Aug. 31 (Reuters) – Florida-only insurers such as Citizens Property Insurance expect fewer losses from Hurricane Adalia than previous storms in the state, even as industry experts expect more insurers to pull out of the market.
Hurricane Idalia made landfall on Florida’s Gulf Coast on Wednesday, killing three confirmed people and forcing dozens to rescue boats in deep waters, but causing less damage overall than feared.
A spokesman for the insurance company told Reuters that while initial projections of national losses are not yet available, the insurer expects to receive fewer than 10,000 claims arising from damages related to Idalia. That amount is far less than the 68,000 claims citizens received after Hurricane Ian in September 2022.
“Idalia passed through a very rural area of the state, missing out on the urban areas of Tampa Bay and Jacksonville,” the spokesperson said.
Florida citizens and other insurers alone are expected to face billions of dollars in claims from the storm, according to a report by Moody’s on Wednesday, adding to a challenging year for the industry that could lead to higher premiums for customers.
In Florida, UBS Bank (UBSG.S) estimated average insured losses at $9.36 billion with a 50% probability of losses of more than $4.05 billion and a 10% probability of losses of $25.6 billion, based on August 28 data. The broad band reflects possible changes in the storm’s intensity and track.
Moody’s indicated that the losses will rise due to construction costs, which increased significantly during the epidemic, and the high demand for construction workers and materials in the aftermath of the hurricane.
Moody’s said that only Florida’s top 10 insurance companies, which provide coverage for 44 percent of the state’s homes, are more at risk than others due to their geographic concentration.
Despite this, the Insurance Information Institute, an industry research group, told Reuters that the insurance companies’ “adequate levels of reinsurance” make the insurers well-capitalized to pay claims from Idalia.
“This certainly wouldn’t help address the ongoing challenges of the Florida insurance market, but it could have been a lot worse,” said Steve Bowen, chief science officer at Gallagher Reinsurance.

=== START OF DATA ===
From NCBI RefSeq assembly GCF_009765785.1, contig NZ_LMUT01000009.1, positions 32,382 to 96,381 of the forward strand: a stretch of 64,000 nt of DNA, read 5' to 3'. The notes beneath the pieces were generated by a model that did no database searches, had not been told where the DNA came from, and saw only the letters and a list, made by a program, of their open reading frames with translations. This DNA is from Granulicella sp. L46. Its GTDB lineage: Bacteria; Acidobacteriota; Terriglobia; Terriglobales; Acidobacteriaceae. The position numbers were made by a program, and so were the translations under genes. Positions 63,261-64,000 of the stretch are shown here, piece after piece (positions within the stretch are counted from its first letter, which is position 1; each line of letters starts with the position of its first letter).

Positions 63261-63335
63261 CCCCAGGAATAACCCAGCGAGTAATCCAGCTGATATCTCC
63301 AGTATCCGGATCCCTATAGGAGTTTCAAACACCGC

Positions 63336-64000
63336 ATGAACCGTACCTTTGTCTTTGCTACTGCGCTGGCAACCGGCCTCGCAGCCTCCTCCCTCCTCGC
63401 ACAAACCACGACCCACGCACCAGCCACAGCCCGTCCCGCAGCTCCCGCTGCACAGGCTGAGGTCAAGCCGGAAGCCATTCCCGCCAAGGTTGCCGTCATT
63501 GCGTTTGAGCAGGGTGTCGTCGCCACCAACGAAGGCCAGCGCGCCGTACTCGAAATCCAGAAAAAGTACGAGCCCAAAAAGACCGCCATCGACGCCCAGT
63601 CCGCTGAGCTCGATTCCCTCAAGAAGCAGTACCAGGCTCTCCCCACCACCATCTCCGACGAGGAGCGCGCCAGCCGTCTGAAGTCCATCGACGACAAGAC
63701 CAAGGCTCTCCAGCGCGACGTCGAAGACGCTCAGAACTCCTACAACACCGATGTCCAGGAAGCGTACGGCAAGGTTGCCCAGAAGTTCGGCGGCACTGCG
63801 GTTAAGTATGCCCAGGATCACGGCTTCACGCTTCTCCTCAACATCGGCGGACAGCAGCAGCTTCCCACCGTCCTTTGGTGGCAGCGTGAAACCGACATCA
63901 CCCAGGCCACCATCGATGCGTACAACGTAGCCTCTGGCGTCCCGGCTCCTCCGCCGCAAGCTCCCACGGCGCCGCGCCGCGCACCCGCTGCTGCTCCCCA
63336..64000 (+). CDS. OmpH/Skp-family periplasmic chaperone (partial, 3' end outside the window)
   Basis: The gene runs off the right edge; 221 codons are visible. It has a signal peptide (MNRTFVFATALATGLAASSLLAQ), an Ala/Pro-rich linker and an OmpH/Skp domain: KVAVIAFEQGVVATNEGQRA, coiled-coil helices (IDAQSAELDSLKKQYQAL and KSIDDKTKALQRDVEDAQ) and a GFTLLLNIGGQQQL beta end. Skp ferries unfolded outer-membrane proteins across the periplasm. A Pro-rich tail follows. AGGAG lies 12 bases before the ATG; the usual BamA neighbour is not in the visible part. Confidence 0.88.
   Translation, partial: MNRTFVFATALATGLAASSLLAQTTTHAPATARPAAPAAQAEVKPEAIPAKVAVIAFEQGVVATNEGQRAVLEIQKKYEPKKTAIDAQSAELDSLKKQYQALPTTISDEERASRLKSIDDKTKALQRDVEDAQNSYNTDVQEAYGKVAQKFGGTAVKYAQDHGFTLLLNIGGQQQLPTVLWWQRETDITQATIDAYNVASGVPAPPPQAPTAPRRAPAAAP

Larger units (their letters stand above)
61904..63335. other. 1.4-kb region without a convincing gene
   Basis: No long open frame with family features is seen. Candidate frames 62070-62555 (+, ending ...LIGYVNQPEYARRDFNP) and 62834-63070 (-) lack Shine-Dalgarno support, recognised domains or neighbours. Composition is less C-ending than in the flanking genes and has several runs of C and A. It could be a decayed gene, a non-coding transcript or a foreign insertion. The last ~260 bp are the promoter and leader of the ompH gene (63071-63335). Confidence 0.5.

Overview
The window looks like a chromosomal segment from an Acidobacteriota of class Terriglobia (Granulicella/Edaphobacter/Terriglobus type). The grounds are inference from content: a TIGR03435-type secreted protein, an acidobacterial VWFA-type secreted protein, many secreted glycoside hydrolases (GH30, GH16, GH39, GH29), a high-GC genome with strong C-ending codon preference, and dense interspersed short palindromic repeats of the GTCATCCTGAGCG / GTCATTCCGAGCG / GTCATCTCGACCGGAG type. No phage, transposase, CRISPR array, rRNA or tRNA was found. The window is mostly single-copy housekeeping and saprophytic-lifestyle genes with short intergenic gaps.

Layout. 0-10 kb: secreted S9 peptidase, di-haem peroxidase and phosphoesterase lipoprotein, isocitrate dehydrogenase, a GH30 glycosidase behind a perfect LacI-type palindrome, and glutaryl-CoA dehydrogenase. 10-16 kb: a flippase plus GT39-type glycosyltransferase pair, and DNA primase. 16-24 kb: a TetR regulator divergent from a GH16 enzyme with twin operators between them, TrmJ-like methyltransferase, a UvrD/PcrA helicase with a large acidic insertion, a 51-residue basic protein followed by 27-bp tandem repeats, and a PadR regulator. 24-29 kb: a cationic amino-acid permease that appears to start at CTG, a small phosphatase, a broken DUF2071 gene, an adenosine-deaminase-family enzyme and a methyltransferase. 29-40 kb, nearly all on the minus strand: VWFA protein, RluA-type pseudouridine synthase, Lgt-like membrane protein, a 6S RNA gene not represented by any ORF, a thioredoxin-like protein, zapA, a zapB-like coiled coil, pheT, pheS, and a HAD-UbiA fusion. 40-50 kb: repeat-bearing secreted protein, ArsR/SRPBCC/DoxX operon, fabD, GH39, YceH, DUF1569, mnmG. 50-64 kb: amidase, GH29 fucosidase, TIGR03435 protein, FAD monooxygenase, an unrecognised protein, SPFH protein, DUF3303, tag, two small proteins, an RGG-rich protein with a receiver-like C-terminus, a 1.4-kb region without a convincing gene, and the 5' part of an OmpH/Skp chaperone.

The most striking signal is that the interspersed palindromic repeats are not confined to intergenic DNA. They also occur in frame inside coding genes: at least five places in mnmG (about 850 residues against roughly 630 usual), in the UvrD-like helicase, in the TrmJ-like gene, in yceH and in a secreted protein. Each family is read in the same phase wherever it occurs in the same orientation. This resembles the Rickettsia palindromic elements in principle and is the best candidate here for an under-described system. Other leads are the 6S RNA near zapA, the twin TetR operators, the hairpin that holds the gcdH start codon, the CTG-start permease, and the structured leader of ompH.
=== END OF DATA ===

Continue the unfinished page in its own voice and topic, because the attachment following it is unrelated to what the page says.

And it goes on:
Citizens, the nonprofit, state-backed insurance company in Florida that is seen as an “insurer of last resort,” has been gaining market share since 2022 as primary insurers reduce their exposure to the Florida market.
“As insurance values grow, more exposure to risk in Florida has shifted from larger nationwide insurers to smaller Florida national and local insurers, putting further pressure on the state’s insurance market structure,” Moody’s said in the note.
Regardless, some insurers, including Farmers Insurance, Bankers Insurance and Lexington Insurance, a unit of AIG (AIG.N), have pulled out of Florida due to the risk of huge losses, according to a July report in the U.S. SA Today.
A company spokesperson told Reuters by email that the farmers’ exit would apply “only to policies issued through our agency’s exclusive distribution channel” and 70 percent of its Florida policies would not be affected.
Bankers and Lexington did not immediately respond to requests for comment.
Moody’s said the 10 largest homeowners insurers in the United States such as State Farm and Allstate Corp (ALL.N) only make about 4.1% of their premiums in Florida.
The exit of insurers from Florida comes amid a broader pullout from the market, including reinsurers, according to Fitch’s Aug. 24 report.
“The natural disaster business has become increasingly loss-making in recent years as prices have failed to keep pace with the frequent, severe and volatile weather-related losses caused by climate change,” Fitch said.
Insurers suffered as much as $53 billion in losses from Hurricane Ian in Florida and South Carolina last year, and industry experts predict that insurance companies will go bankrupt and that access to insurance will become less difficult in areas like Florida.
Reuters reported in July, citing the Insurance Information Institute, that six insurers became insolvent in 2022, and more than a dozen others have either left the state or stopped writing new business.
(Reporting by Noor Zainab Hussain and Manya Saini in Bengaluru and Matt Tracy in Washington) Editing by Shinjini Ganguly, Megan Davies and Matthew Lewis
Our Standards: The Thomson Reuters Trust Principles.
Manya Signe reports on prominent US financial companies listed on the stock exchange including the largest banks on Wall Street, card companies, asset managers and financial technology companies. It also covers late-stage venture capital funding, initial public offerings on US stock exchanges as well as news and regulatory developments in the cryptocurrency industry. Her work usually appears in the finance, markets, business, and future of money sections of the site. Contact: 9958867986
#Florida #insurers #Hurricane #Adalia #market #downturn